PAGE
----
• Hydrogen Production Volume: 420 kg/hr
  • Now although it seems the provided data by the end-user is complete, the data is in fact open enough to allow two different compressor OEMs submitting bids for the project to make their own assumptions about several parameters. These assumptions are included in Figure 2.
Assumptions between two OEMs submitting bids for the same compressor project

Based on these assumptions, the design and cost difference between the compressors specified by the OEMs are substantial.

For OEM 1, the solution might look like:

  • 3 cylinders
  • 3 stages of intercooled compression
  • ~500 kW motor
  • ~$2MM CAPEX

Whereas, OEM 2 would have a different solution:

  • 6 cylinders
  • 5 stages of intercooled compression
  • ~900 kW motor
  • ~$3MM CAPEX

The OPEX of both solutions is difficult to quantify without a more detailed description of the site parameters and client operating philosophy. However, we can see that the discrepancy in total cost of ownership (TCO) would be further compounded when comparing the two solution’s power consumption and different maintenance requirements.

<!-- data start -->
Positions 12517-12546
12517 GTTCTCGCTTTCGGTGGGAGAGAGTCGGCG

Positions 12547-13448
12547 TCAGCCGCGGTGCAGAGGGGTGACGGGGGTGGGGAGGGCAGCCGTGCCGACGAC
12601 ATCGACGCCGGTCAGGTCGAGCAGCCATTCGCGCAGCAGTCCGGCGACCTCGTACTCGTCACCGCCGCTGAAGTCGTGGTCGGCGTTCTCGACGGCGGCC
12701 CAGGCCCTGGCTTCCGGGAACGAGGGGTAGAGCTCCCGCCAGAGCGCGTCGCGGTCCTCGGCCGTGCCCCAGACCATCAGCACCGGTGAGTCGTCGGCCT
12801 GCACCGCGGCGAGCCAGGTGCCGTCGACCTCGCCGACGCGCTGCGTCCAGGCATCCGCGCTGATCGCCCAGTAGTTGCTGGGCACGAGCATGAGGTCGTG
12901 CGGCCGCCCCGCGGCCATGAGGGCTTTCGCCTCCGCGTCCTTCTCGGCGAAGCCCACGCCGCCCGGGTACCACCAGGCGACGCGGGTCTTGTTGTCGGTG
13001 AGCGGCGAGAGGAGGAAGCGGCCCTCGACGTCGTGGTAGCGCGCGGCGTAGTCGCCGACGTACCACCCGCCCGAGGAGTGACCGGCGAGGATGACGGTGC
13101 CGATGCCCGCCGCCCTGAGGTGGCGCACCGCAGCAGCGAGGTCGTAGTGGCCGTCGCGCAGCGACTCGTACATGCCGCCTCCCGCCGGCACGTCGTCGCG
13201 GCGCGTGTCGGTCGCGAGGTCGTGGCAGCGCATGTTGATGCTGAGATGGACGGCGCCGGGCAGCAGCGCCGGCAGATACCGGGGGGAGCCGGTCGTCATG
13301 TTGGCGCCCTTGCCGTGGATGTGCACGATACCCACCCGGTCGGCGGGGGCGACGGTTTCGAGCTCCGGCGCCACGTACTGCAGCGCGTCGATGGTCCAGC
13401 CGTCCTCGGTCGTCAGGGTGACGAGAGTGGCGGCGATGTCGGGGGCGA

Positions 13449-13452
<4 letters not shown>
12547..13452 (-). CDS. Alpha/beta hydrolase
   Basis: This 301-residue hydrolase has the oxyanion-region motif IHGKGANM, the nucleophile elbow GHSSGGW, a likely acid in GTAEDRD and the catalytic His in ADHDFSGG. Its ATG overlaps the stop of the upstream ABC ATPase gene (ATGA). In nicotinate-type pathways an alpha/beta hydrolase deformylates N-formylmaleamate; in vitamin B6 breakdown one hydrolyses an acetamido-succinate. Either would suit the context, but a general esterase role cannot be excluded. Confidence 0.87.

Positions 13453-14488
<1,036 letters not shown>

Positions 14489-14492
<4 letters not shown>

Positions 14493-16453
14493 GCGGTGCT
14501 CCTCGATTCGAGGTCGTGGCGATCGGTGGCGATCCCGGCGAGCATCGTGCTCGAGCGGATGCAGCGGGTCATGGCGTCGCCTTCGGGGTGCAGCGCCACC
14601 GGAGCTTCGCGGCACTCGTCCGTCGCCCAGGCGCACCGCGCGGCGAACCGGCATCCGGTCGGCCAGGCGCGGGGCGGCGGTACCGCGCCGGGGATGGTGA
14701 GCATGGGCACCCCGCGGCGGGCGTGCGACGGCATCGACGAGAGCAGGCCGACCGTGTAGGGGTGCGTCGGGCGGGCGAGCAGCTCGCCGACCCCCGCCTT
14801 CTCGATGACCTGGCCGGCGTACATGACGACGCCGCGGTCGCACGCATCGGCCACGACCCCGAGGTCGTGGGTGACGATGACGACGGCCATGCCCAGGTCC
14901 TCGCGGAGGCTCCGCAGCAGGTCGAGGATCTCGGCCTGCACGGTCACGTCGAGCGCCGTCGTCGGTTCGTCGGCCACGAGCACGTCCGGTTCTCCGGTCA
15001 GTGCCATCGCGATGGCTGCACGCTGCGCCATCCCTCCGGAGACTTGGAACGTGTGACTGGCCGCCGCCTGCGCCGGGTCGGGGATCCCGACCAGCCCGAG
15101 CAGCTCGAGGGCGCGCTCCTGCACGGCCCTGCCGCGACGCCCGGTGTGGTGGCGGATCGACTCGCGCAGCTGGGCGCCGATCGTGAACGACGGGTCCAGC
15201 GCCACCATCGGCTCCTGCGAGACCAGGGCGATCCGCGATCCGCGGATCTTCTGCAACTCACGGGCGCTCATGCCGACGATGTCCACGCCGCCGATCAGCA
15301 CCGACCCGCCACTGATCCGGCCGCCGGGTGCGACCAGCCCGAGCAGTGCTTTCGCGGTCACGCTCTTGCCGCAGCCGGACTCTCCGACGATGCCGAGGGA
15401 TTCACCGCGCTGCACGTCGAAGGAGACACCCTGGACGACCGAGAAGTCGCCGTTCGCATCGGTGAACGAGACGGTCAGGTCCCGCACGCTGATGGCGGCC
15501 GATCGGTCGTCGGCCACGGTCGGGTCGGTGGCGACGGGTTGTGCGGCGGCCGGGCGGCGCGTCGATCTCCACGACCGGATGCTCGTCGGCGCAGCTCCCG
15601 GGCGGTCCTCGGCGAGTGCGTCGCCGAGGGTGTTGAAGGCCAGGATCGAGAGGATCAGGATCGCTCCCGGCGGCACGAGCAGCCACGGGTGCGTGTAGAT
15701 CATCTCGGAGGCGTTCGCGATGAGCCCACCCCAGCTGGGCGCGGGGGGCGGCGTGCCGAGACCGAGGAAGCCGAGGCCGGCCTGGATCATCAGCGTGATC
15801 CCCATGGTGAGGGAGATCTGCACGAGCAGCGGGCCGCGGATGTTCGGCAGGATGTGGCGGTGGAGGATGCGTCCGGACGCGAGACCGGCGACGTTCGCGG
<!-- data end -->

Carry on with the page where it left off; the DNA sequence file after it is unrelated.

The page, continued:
The Road Ahead

Through 2050, global production of hydrogen is forecast to reach as high as 750 million tonnes per annum (mtpa) – a 10-fold increase from the 74 mtpa produced in 2018 [1]. However, to realize its full potential in the global Energy Transition, the production of hydrogen must be decarbonized dramatically. This means accelerating the build out of both “blue” and “green” hydrogen capacity. Today, 95% of all hydrogen is still “grey”, with associated emissions of around 9-10 tons of CO2 per ton of hydrogen produced [2].

Compressors are needed at virtually every step of the hydrogen value chain.

Figure 3. Compressors are needed at virtually every step of the hydrogen value chain

Compressors are an enabling technology and are needed at virtually every step of the hydrogen value chain. Regardless of the hydrogen application or the type of compressor being used (reciprocating or turbo), end-users can benefit by engaging early with OEMs to clearly define the requirements of the process, as well as any potential constraints. Doing so ensures right sizing of the compressor and that design attributes are selected which will provide the lowest TCO over the life of the unit.

With a broad compression portfolio and 100+ years of experience in hydrogen compression, Siemens Energy can remain compressor “neutral”, thus ensuring that the optimal equipment solution is selected, no matter the colour of the hydrogen.


1. Strategy and Part of the PWC Network, The dawn of green hydrogen

2. H2 Compression: An Integral Part of the H Value Chain’, Siemens Energy, (2021).